Tropical cyclones. low-pressure systems that generally form in the tropics and are classified into three main groups:
1- Tropical depressions
2- Tropical storms and
a third group whose name depends on the region:
Hurricane. Named so in the North Atlantic Ocean, North Pacific Ocean east of the dateline, and the South Pacific Ocean east of 160°E.
Hurricanes take other names in other parts of the world:
Willy-Willies (singular Willy-Willy) in Australia
Baguio in the Philippines.
Chubasco in Mexico
Taino in Haiti
Typhoon in the Northwest Pacific Ocean west of the dateline
Severe tropical cyclone in the Southwest Pacific Ocean west of 160°E or Southeast Indian Ocean east of 90°E
Severe cyclonic storm in the North Indian Ocean
Tropical cyclone in the South-west Indian Ocean
NB. In Europe. Certain severe north-east Atlantic cyclonic depressions are referred to as "Hurricanes," even although they rarely originate in the tropics. These European windstorms can generate hurricane-force wind speeds and may also be given names.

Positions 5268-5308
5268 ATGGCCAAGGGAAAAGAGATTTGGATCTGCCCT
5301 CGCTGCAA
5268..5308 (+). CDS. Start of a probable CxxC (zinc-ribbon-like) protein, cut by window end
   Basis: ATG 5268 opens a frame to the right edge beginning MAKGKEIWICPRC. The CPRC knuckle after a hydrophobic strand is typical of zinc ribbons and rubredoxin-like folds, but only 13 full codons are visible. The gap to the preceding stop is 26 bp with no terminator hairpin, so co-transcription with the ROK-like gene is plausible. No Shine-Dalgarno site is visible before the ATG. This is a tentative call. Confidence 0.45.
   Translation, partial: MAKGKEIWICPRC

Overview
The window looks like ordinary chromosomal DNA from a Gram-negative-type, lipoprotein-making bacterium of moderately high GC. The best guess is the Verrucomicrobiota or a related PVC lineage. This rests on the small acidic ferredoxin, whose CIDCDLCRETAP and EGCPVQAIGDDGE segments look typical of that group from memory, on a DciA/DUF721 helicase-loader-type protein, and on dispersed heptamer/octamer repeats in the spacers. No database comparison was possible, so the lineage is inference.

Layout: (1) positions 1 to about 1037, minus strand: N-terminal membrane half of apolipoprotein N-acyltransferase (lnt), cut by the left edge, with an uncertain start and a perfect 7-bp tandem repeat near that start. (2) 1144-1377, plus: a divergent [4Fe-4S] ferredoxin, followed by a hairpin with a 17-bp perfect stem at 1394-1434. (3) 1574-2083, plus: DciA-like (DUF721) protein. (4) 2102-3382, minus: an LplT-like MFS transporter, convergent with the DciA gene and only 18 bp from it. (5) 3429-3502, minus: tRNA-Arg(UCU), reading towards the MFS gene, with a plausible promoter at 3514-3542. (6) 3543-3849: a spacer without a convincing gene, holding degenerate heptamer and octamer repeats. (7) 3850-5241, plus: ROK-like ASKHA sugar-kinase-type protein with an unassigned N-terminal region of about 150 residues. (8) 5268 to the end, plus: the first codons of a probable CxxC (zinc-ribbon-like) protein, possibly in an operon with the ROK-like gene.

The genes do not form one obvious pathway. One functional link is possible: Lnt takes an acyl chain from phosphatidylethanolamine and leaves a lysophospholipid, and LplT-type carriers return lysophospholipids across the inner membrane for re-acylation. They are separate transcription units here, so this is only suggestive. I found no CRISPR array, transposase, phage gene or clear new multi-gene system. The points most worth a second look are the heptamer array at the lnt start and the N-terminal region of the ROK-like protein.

- Tropical storms and depressions
Tropical Depression: an organized tropical disturbance with
winds less than 39 mph
- Tropical Storm - tropical cyclone with winds 39-74 mph
|- Tropical cyclone: with winds over 74 mph (see below)|
|- Major whirlwinds||- Funnel clouds, tornadoes and waterspouts: Helical rotations joined to cumulonimbus clouds, or towering or fast-growing cumulus clouds|
|- Severe Thunderstorms||- Combinations
of the following: winds over 58 mph; large (> 3/4 inch) hail; intense